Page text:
Book Launch Invitation

On Friday night, November 29th my nephew Neil Brosnan, Listowel, will launch his second book of short stories “Neap Tide and other Stories” at John B. Keane’s bar in Listowel. The book is being published by New Binary Press and to mark the occasion the publishing firm is proud to present readings by Neil as well as Billy Keane and Gina Kelly. The collection will be officially launched by Jimmy Denihan, Minister for Arts, Culture and the Gaeltacht at 9pm.

New Binary Press would be delighted if a big number would attend for what promises to be a memorable evening. We would also extend this invitation to other literary land cultural enthusiasts.

Christmas Lighting

Tony Noonan, his wife Hannah and daughter Siobhan have now turned on the Christmas Lighting at their home at Tullig North, Templeglantine. It is expected that many visitors will call there between now and Christmas and during all the Festive Season. All the funds that might be collected will be donated to charity.

A Story and a Song

Last Saturday, Pat O’Donovan’s popular programme on West Limerick Radio featured Pat Cagney of Castlemahon who, back in the 1950 era, got an audition in a competition in the then Radio Eireann who organised the show at Cork City Hall. In those days Pat Cagney recorded a number of the most popular tenor style songs of the time like – “The Meeting of the Waters”,  “My Nancy”, “Oft in the Stilly Night”, “Westering Home”, “Sliabh na Mon” and so forth.

Knock Night Vigil

A bus will travel to Knock on Saturday, December 7th for the night vigil. Tickets €25 each from Sean Broderick, Abbeyfeale or ring Tim on 068-31232.

Special Singing Night

West Limerick Singing club will hold a special night at the Ramble Inn bar, Abbeyfeale on Thursday, December 5th with all funds going to Tony Noonan’s wonderful charities at Tullig, Templeglantine.

Book Launch

Congratulations to Tom Wall of Glin on the launch of his book “The Boy from Glin Industrial School”. The book makes very interesting reading and is now on sale in the usual outlets.

Attorney General’s Suggestion

The recent suggestion by the North’s Attorney General concerning the closure of all prosecutions arising from British Army and Republican and Loyalist paramilitaries activities which resulted in deaths before the Good Friday Agreement has aroused much controversy both in the North of Ireland and here as well.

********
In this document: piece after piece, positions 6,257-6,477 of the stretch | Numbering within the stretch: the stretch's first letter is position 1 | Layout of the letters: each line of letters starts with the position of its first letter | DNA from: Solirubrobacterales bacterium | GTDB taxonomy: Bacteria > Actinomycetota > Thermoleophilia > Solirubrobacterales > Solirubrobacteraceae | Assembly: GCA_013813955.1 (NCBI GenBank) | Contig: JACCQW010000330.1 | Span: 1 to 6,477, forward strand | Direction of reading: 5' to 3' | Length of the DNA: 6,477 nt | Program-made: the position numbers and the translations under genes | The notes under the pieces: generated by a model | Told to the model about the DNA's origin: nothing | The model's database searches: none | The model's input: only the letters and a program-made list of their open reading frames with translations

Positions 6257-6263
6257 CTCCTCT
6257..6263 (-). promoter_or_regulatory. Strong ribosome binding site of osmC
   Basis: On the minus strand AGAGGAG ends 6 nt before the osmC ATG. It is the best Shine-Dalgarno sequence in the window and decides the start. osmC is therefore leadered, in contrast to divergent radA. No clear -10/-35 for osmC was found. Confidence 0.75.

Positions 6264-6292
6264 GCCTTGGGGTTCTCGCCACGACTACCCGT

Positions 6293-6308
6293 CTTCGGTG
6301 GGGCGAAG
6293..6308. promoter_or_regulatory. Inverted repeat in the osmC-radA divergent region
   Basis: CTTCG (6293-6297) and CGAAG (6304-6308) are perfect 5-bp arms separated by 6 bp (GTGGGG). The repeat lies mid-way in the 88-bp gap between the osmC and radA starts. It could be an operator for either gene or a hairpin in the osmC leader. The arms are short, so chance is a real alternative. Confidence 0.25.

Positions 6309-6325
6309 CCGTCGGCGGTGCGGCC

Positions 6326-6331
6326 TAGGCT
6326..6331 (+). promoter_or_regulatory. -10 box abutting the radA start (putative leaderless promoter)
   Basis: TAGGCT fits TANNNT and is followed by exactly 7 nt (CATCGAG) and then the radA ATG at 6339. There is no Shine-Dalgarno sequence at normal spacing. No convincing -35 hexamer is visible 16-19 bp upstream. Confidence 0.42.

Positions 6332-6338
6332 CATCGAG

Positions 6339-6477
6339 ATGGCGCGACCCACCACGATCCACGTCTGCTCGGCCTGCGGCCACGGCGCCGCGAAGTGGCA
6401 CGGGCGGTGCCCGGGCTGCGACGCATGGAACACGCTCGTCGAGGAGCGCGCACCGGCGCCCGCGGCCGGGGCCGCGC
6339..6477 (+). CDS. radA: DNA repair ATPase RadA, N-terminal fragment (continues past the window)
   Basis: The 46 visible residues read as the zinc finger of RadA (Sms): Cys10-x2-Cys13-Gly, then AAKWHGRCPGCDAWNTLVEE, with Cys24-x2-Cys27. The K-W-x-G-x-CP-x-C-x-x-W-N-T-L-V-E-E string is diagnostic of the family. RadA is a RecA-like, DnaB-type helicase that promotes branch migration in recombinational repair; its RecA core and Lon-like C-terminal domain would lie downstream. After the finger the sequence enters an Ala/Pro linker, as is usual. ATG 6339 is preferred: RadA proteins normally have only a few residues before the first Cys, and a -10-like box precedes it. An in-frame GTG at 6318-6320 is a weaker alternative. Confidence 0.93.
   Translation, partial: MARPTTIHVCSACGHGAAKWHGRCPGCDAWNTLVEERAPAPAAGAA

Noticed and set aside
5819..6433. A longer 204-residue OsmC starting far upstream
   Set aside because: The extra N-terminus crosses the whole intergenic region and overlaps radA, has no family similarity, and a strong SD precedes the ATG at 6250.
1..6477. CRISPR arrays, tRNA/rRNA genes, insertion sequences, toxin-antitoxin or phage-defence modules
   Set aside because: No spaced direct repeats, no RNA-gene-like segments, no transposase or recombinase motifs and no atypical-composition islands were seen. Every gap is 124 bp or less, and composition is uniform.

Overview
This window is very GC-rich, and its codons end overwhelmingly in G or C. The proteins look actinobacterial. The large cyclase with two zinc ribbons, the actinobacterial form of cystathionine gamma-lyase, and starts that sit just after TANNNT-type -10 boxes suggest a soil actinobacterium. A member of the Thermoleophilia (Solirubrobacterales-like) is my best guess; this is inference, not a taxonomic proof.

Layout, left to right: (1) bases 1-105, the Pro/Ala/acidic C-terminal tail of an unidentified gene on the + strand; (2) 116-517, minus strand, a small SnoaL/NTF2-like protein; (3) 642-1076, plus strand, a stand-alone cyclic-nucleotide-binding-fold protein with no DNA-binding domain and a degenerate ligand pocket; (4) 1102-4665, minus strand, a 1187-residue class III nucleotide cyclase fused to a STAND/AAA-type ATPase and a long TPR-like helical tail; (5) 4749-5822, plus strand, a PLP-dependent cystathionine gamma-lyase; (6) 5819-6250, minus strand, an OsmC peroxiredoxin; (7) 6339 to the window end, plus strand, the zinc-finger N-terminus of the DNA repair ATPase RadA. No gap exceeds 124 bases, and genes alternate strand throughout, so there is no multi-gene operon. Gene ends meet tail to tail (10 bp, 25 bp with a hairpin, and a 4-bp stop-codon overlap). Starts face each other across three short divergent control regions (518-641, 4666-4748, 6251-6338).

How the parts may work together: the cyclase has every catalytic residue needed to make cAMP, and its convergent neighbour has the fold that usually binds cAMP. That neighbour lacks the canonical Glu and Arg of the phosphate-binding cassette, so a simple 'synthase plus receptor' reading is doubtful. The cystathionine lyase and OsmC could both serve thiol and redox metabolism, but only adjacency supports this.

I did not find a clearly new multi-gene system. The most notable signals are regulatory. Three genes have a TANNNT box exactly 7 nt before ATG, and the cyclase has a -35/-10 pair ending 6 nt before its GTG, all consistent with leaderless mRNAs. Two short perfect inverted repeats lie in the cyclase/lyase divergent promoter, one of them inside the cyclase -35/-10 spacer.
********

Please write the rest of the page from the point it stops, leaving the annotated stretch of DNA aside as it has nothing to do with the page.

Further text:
Mr. John Larkin has proposed that there would be no investigations, prosecutions or imprisonments carried out at this time for the sake of preserving the fragile peace that exists in the North at the present time and which seems to be going well between the two majority parties, the Democratic Unionists and Sinn Féin which has achieved so much since they came together.

My own belief is that the Attorney General is perfectly right to make this suggestion as any digging up of the past in the Six Counties would be likely to re-ignite past bitterness and plunge the North once more into chaos and turbulence. While there is no doubt that the vast majority of people on both sides of the equation both in the North and here would feel sympathy for all the victims of the troubles, plunging  the North into a further witch-hunt which nobody would want would serve no purpose whatsoever. It is of course very obvious that the relatives of victims of violence would want some form of justice now that the peace agreement appears to be working so well, any talk of retribution towards those in the British Army and the republican and loyalist paramilitaries would be far likely to create more division and harm between the two communities than any good it could possibly achieve.

After the Good Friday Agreement we all believed that there would be no further police investigations or prosecutions for acts carried out previously. One certain way to stir up things again in the North would be police investigations using some of the old and discredited methods that caused such revolution during the war years. While it is quite understandable that the relatives of victims of loved ones who were killed by violence on all sides would want closure and possibly some form of compensation for their losses, any further reasons to stir up happenings of the past would have a negative effect on the peace process. The Attorney General, John Larkin, surely knows what he is talking about having made this suggestion. At the conclusion of any war the first thing that is needed is some form of forgiveness and reconciliation between the previous combatants. It is only after that happens that any progress can be made in an effort towards normality and a peace for the future.

So those who will oppose John Larkin’s suggestion should think again of the damage that would be done by keeping up old grievances which it is time the North left behind. While of course it is understandable and right that we all would empathise with the victims it is surely time for the emphasis to be placed more in the future than in the past.